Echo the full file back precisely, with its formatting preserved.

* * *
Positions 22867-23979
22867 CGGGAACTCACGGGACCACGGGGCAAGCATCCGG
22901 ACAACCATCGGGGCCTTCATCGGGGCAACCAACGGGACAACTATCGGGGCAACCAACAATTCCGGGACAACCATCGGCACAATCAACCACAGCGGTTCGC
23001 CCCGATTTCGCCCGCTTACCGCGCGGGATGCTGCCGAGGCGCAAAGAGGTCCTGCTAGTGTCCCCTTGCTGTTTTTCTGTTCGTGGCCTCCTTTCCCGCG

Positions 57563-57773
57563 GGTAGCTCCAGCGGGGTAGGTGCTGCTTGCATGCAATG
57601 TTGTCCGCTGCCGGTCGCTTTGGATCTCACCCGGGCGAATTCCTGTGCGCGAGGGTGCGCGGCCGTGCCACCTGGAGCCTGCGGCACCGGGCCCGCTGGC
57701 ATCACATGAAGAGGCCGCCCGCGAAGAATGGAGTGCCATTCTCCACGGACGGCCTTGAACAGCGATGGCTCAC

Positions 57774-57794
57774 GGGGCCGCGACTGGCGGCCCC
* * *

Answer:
Positions 22867-23979
22867 CGGGAACTCACGGGACCACGGGGCAAGCATCCGG
22901 ACAACCATCGGGGCCTTCATCGGGGCAACCAACGGGACAACTATCGGGGCAACCAACAATTCCGGGACAACCATCGGCACAATCAACCACAGCGGTTCGC
23001 CCCGATTTCGCCCGCTTACCGCGCGGGATGCTGCCGAGGCGCAAAGAGGTCCTGCTAGTGTCCCCTTGCTGTTTTTCTGTTCGTGGCCTCCTTTCCCGCG

Positions 57563-57773
57563 GGTAGCTCCAGCGGGGTAGGTGCTGCTTGCATGCAATG
57601 TTGTCCGCTGCCGGTCGCTTTGGATCTCACCCGGGCGAATTCCTGTGCGCGAGGGTGCGCGGCCGTGCCACCTGGAGCCTGCGGCACCGGGCCCGCTGGC
57701 ATCACATGAAGAGGCCGCCCGCGAAGAATGGAGTGCCATTCTCCACGGACGGCCTTGAACAGCGATGGCTCAC

Positions 57774-57794
57774 GGGGCCGCGACTGGCGGCCCC